IAEA Director-General Rafael Grossi’s self-made deadline for saving the Iran nuclear deal passed on Thursday without the Islamic Republic complying with his demand to reactivate his nuclear inspectors’ surveillance cameras.
On June 9, Grossi held a dramatic press conference in which he warned that if Tehran did not reverse its closing off of 27 cameras and points of access to his inspectors within three to four weeks, it would be a “fatal blow” to the 2015 JCPOA nuclear deal.
He explained that the IAEA would no longer be able to estimate the status of the nuclear program.
Grossi went so far as saying that even if the US and world powers reached a new deal with Iran sometime beyond four weeks from June 9, his agency would be unable to competently advise them how much Tehran would need to reduce its nuclear program to prevent it from crossing the nuclear threshold.
Questioned on Thursday about whether Grossi stood by his deadline and the JCPOA is now unsalvageable or whether he had a new position, the IAEA did not respond.
US officials at the time demurred from Grossi’s deadline, saying there were still ways to follow Iran’s nuclear developments, without specifying how.
At the time, Grossi said that the Islamic Republic had retaliated against an IAEA Board of Governor’s vote to censure it for its violations, by shutting off 27 surveillance cameras at several key nuclear facilities.
At the same time, the IAEA chief said that around 40 cameras would continue to operate.
Overall though, his sense was that within three to four weeks, the IAEA would lose its “point of continuity” at which it could estimate Iran’s nuclear status even based on a partial picture of data.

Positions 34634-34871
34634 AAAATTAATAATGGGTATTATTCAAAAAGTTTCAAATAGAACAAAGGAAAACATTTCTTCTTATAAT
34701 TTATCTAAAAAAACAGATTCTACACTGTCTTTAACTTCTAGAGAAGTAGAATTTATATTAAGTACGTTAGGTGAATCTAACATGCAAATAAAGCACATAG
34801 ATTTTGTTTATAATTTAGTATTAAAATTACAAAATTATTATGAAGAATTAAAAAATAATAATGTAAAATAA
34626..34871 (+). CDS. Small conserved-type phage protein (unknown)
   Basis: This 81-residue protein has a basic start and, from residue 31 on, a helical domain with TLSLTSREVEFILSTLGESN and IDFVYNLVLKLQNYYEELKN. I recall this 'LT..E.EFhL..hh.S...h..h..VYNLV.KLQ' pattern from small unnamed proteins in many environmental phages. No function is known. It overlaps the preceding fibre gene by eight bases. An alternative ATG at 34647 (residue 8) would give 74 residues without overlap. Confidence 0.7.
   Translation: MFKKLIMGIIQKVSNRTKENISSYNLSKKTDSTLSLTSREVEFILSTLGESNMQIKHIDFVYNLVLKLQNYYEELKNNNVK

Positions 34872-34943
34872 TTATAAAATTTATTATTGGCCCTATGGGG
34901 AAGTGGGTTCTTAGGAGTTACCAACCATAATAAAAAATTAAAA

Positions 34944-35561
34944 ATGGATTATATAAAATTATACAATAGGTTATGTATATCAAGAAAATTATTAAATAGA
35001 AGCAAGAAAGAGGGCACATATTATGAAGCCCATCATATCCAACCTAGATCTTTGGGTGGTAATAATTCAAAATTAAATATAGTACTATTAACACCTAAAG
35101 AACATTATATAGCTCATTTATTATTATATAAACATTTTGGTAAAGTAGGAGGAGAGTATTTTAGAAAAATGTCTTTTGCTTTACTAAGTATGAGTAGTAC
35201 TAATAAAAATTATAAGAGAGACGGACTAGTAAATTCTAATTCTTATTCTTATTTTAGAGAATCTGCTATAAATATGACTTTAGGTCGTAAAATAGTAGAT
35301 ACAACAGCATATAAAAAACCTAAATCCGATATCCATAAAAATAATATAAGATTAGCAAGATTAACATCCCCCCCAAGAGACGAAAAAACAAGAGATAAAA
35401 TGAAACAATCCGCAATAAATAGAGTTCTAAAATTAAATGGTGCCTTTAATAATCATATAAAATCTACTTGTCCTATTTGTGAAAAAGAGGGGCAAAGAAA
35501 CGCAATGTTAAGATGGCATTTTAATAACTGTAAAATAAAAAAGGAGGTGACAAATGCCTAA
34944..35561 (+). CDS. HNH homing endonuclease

Part of the challenge is that IAEA access to its own cameras has been on again and off again since February 2021.US Secretary of State Antony Blinken issued a statement the same day at Grossi’s press conference saying that Iran must cooperate with the IAEA “and provide technically credible information in response to the IAEA’s questions, which is the only way to remove these safeguards issues from the Board’s agenda.”
“The only outcome of such a path will be a deepening nuclear crisis and further economic and political isolation for Iran,” said Blinken. He noted, however, that the United States remains committed “to a mutual return to full implementation of the JCPOA.”
On Wednesday night, the US rolled out new sanctions against Iran and against third party countries violating those sanctions in an ongoing effort to get the ayatollahs to return to the JCPOA’s nuclear limits.
The US Department of the Treasury’s Office of Foreign Assets Control (OFAC) sanctioned an international network of individuals and entities that “has used a web of Gulf-based front companies to facilitate the delivery and sale of hundreds of millions of dollars’ worth of Iranian petroleum and petrochemical products from Iranian companies to East Asia.”
“While the United States is committed to achieving an agreement with Iran that seeks a mutual return to compliance with the Joint Comprehensive Plan of Action, we will continue to use all our authorities to enforce sanctions on the sale of Iranian petroleum and petrochemicals,” said US Under Secretary of the Treasury for Terrorism and Financial Intelligence Brian E. Nelson.
The newly sanctioned entities are located in Iran, Vietnam, Singapore, the United Arab Emirates (UAE), and Hong Kong, and Washington accused them of supporting Iran’s energy trade, generating millions of dollars’ worth of illicit revenue.
One specific web of targets individuals included eight entities and two individuals located in Iran, Hong Kong, and the UAE, that support the continued involvement of Naftiran Intertrade Company, Iran Petrochemical Company, Persian Gulf Petrochemical Industry Commercial Company, Triliance, and Behran Oil in the sale of Iranian petroleum and petroleum products abroad.
Last week, the US, Iran and the European powers broke a three-month freeze in negotiations by holding multiple days of talks in Doha, Qatar, but no progress was made.